In the United Kingdom in the 1930s The Chartered Society of Physiotherapy in conjunction with Rheumatologists began to train physiotherapists to treat patients with Rheumatological diseases. Roman Spas such as Bath, became acknowledged centres of thermal aquatic therapy (Ainslie, 2012).

During the same period German doctor H. Knupfner began using a method of treatment where a therapist worked in water with patients to produce changes in muscle tone (Knupfner, 1956). Polio epidemics in America in the 1940s and 1950s led to the proprioceptive neuromuscular facilitation (PNF) techniques developed by Knott and Voss in Vallejo California that became integral part of rehabilitation in the 1960s (Voss et al., 1985).

In Bad Ragaz Switzerland during the 1960s the physicians and therapists WM Zinn, Nele Ipsen and Bridget Davies and Beatrice Egger published articles outlining the Bad Ragaz ring method (BRRM) drawing upon the work of Knupfer, Knott and Voss. These techniques utilise the water properties of turbulence and streamlining, using buoyancy for support. Techniques are applied utilising physiological movement of joints and muscles in functional patterns (Ainslie, 2012).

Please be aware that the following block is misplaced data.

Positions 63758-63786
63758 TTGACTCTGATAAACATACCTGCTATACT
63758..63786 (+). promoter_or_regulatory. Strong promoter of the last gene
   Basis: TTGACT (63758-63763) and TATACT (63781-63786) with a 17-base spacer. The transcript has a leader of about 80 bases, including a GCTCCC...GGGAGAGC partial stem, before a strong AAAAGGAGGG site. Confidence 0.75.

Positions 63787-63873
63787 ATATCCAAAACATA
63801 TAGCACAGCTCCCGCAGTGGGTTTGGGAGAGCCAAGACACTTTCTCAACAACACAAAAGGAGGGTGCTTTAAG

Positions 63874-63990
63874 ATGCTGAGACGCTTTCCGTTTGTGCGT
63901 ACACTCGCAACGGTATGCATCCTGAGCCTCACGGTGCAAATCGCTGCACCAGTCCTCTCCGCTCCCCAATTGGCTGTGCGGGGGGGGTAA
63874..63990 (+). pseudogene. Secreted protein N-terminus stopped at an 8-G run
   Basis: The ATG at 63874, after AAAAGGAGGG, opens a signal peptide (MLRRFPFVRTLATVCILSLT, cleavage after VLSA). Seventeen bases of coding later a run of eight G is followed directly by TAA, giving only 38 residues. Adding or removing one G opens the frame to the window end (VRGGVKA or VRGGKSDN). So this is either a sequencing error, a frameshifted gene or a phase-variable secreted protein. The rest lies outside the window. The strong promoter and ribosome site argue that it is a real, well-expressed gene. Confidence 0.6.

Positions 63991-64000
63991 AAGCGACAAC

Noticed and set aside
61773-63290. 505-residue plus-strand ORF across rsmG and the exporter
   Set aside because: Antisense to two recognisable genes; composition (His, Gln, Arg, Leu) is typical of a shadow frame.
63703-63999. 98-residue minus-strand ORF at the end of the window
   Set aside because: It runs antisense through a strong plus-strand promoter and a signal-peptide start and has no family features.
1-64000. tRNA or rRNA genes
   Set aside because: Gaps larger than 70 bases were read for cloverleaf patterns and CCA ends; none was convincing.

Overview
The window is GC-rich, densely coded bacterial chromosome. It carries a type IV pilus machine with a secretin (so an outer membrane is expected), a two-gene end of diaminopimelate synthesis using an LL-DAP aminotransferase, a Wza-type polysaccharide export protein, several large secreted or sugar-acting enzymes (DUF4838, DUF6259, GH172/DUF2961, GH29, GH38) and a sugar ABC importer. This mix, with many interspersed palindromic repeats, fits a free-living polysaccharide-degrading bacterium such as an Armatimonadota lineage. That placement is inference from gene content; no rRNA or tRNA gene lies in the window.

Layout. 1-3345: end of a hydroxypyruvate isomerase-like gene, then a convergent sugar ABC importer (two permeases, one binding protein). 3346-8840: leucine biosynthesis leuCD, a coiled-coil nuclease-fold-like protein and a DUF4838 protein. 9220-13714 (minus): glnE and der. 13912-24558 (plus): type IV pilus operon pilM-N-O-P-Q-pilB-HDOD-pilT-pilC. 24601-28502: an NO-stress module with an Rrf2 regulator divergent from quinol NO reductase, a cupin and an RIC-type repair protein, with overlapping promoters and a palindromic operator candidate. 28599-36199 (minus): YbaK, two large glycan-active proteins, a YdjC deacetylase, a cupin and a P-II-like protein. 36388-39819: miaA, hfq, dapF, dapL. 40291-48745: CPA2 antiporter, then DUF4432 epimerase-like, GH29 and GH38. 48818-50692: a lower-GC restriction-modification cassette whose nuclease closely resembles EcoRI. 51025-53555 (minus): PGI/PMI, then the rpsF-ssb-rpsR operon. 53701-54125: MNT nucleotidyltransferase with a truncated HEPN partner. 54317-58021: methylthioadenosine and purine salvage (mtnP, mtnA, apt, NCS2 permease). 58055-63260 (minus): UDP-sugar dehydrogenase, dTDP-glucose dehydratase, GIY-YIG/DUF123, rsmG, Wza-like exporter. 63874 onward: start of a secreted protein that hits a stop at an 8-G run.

Contemporary Aquatic Physiotherapy should form a part of a patient pathway where rehabilitation is necessary. It may be delivered as a sole treatment or as part of a treatment package complimenting other interventions.

Cardiorespiratory endurance, muscle strength, flexibility, balance, functional capacity and psychological considerations may benefit from treatments provided in a therapy pool (Templeton et al.,1996; Hinman et al., 2007; Wang et al., 2007).

A good knowledge of the physical properties of water and the skills to utilise these properties to create effective treatments are prerequisites for therapists using water as a therapeutic medium.